Anishinabek Nation struggles to set pot policy amid unanswered questions
Indigenous leaders still looking for answers on how federal rules and regulations will apply on reserve
The Anishinabek Nation says it's still very unclear what legalizing marijuana will look like in its territory, when it stops being an illicit drug in the rest of Canada later this year.
Leaders met this week to discuss pot policy, but Deputy Grand Chief Glen Hare says there are still many questions about how federal rules and regulations will apply on reserve.
Hare says after the meeting there is consensus that individual Anishinabek communities should decide, preferably in a referendum, whether or not they'd welcome marijuana dispensaries and other pot-related businesses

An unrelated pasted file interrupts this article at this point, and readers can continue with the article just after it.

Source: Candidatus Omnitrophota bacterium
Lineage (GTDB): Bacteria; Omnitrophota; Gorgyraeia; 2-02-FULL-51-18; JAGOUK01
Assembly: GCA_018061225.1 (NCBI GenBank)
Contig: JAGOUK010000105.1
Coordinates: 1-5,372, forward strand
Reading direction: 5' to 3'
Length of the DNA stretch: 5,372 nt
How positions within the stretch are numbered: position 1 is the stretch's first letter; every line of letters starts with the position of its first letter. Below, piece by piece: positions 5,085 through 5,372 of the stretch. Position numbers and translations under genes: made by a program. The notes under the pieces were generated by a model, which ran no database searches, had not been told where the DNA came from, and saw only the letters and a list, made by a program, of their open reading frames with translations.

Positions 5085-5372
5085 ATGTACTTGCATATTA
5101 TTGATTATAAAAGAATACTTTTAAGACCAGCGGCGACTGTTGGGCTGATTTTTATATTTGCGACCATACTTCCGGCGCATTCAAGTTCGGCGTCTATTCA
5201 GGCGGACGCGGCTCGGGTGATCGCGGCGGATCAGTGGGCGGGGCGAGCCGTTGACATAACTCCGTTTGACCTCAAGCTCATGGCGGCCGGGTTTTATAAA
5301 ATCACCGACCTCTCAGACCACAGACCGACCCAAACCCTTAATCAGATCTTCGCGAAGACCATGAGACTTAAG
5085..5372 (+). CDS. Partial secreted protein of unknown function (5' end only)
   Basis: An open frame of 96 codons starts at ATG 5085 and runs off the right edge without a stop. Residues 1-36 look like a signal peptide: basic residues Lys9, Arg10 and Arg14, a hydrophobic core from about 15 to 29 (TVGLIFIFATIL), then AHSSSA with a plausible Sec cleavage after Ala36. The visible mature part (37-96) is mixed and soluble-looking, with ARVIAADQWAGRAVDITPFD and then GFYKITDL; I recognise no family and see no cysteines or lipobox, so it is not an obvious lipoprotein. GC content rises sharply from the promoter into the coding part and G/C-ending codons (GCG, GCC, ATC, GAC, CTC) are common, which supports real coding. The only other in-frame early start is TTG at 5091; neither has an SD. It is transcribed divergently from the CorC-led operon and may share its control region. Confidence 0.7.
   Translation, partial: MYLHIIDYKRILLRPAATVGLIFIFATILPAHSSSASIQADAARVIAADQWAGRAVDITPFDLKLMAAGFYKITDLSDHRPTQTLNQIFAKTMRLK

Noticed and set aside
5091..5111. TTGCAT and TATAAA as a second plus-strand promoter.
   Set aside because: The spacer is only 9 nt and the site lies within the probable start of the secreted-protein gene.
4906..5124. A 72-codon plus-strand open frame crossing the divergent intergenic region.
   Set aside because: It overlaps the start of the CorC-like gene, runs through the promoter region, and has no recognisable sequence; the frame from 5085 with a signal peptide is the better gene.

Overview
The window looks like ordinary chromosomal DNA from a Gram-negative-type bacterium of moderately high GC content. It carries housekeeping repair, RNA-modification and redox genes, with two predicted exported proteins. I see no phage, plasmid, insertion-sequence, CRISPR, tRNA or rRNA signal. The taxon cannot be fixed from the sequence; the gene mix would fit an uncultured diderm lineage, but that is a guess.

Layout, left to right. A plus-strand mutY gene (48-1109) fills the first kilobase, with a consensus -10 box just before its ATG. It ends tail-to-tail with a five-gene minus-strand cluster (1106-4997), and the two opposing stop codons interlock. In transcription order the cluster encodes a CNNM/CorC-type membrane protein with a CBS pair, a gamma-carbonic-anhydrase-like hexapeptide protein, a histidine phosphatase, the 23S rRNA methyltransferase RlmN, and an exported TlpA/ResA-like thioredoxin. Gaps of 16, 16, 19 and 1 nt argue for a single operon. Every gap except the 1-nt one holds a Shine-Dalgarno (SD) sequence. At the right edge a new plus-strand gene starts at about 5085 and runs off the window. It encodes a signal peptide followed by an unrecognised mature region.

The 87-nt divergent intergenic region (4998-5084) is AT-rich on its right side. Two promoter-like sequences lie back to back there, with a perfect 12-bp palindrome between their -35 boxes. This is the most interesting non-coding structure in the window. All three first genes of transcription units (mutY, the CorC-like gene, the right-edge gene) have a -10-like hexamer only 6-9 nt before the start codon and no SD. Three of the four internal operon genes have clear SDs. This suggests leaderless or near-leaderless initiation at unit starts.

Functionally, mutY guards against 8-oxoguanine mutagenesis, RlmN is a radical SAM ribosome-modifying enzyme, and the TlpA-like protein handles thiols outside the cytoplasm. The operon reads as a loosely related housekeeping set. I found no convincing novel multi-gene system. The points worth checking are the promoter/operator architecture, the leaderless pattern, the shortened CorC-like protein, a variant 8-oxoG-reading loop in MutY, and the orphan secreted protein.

Some predict that legal weed will bring a much needed economic boost to First Nations, with some dispensaries already opening up, including on Wahnapitae First Nation near Sudbury.
But personally, Hare says he'd be happy if marijuana remained an illegal substance in Anishinabek territory.
"We have issues that are tough enough now and then bringing this stuff into our communities, we're going backwards. I don't know where the government is coming from at all with this thing," he says.
Like other Indigenous leaders across Canada, Hare also feels that First Nations should get an automatic cut of marijuana tax revenue to help cover the costs of extra policing and other side effects that will come with legalization.